Korean names may sound similar as many people choose certain letters for the two-syllable first name.
The traditional naming process involves 'five elements' - of water, fire, metal, earth and wood -- indicated at the moment of birth -- the date, time and year based on the Chinese zodiac.
Traditional namers then pick certain Chinese letters with positive meanings that can counter weaknesses in the baby's fate.
"It was mostly the grandfather's job to name a newborn baby and it's customary for siblings to share a same letter or a syllable according to the family's tradition. Is it still the case? Or is the trend changing?"
According to a survey by babycenter.com, six out of 10 Koreans still go to professional namers for their newborns but more and more parents are less inclined to think a baby's name affects its fate.
"I don't necessarily think we should name the baby according to the time of birth, because if that was the case, all babies born at the same time would have the same fate."
These types of parents are not bound to family commitments or Chinese letters, so they tend to seek out more unique names based on Korean words.
"My first child was a daughter, so we did not have to go with the family's shared letter mandated to sons.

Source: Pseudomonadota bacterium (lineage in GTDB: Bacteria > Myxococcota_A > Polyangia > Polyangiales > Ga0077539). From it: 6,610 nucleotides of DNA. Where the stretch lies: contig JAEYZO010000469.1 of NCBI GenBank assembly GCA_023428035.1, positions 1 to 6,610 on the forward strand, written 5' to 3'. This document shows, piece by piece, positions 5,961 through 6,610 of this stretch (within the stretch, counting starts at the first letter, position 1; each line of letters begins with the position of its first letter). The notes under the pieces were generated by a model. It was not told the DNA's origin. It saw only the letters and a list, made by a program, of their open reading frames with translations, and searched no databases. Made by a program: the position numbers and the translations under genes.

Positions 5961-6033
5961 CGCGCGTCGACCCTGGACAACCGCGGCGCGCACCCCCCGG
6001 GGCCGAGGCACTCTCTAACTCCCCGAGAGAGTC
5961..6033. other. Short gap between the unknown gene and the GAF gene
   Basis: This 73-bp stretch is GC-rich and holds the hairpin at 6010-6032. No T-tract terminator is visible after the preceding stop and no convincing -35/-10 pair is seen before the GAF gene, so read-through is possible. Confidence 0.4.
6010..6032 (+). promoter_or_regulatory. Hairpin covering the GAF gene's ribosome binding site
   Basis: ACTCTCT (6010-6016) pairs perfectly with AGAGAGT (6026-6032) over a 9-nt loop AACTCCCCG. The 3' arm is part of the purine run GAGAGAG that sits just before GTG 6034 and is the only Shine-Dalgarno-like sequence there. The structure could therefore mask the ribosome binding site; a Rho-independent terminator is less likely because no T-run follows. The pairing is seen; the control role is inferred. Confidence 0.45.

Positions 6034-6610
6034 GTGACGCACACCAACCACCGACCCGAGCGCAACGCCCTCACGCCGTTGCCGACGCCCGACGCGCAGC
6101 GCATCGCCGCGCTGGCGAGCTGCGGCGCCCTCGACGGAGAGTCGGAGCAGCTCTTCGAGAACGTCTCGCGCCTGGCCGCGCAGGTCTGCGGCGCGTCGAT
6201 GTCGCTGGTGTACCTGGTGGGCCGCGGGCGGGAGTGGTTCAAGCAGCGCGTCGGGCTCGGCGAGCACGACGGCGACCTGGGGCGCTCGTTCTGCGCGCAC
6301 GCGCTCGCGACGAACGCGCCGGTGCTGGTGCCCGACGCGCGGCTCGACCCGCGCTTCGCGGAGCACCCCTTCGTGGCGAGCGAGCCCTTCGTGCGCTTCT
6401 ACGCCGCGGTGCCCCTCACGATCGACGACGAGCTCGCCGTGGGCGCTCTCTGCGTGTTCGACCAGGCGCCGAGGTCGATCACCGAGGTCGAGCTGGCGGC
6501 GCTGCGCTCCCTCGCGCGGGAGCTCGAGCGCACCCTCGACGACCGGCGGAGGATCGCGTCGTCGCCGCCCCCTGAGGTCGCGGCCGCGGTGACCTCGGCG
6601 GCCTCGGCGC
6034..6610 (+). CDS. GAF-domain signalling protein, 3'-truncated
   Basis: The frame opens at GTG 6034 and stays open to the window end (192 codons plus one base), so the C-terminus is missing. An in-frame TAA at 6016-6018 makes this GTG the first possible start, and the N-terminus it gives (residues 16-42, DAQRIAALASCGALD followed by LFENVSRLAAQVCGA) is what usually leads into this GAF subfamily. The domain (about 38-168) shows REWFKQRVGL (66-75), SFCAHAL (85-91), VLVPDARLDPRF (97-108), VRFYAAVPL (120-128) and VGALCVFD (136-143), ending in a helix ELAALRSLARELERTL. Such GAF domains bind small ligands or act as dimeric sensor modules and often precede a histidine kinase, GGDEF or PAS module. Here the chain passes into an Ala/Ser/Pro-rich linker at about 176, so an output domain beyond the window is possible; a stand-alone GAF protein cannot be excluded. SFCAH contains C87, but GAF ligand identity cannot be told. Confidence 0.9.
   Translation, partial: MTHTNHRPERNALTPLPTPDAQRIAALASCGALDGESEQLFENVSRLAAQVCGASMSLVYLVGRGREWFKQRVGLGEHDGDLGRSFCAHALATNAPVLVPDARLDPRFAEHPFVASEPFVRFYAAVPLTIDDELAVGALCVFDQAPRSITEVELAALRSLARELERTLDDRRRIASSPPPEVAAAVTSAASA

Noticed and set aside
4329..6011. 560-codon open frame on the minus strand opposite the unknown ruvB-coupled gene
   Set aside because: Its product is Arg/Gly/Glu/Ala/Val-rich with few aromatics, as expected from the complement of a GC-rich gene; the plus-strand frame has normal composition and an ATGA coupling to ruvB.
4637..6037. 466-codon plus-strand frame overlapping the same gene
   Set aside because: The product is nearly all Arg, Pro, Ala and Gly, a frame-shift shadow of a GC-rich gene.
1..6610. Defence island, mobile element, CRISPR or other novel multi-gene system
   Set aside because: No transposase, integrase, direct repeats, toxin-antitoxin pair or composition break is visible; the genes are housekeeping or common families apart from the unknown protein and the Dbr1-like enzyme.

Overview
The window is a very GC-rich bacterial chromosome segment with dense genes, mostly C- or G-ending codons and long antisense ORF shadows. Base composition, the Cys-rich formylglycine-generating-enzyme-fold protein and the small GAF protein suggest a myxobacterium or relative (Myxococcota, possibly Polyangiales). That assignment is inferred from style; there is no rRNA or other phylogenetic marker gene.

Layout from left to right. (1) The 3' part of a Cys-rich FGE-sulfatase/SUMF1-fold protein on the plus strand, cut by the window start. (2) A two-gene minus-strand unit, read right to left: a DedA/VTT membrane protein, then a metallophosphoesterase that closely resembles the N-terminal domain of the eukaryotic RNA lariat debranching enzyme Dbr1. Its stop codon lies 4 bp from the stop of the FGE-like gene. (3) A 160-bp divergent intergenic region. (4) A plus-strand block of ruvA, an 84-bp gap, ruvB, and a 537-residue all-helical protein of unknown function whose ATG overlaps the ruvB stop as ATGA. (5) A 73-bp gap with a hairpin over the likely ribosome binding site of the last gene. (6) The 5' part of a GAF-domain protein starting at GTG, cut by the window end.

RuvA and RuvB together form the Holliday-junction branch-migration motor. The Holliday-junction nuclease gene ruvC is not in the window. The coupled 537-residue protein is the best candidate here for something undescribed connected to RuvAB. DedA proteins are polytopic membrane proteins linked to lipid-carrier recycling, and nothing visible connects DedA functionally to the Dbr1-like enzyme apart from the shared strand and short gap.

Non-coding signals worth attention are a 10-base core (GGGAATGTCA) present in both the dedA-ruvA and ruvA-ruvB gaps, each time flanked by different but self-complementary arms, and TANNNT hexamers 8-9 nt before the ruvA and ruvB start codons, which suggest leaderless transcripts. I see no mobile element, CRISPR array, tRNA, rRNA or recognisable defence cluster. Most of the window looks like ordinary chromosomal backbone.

So we named her 'Siam' meaning 'fountain' in Korean, and our newborn daughter is named 'Ara' meaning sea."
Some children are named after celebrities' kids or toddler stars from reality shows here in Korea.
Over the past five years, Min-jun has been the most popular name for boys and Seo-yeon for girls.
Compared to the past, syllables that sound more unisex, like 'ji' or 'bin' have been gaining in popularity.
More people are also choosing names that can be pronounced easily overseas.
"More and more Koreans are going for names that are easier to pronounce.
They try to avoid complex syllables that are difficult to express in English, like 'Eun' or 'Eo'."
And with numerous websites around, the process of finding that perfect name is just one click away.
Song Ji-sun, Arirang News.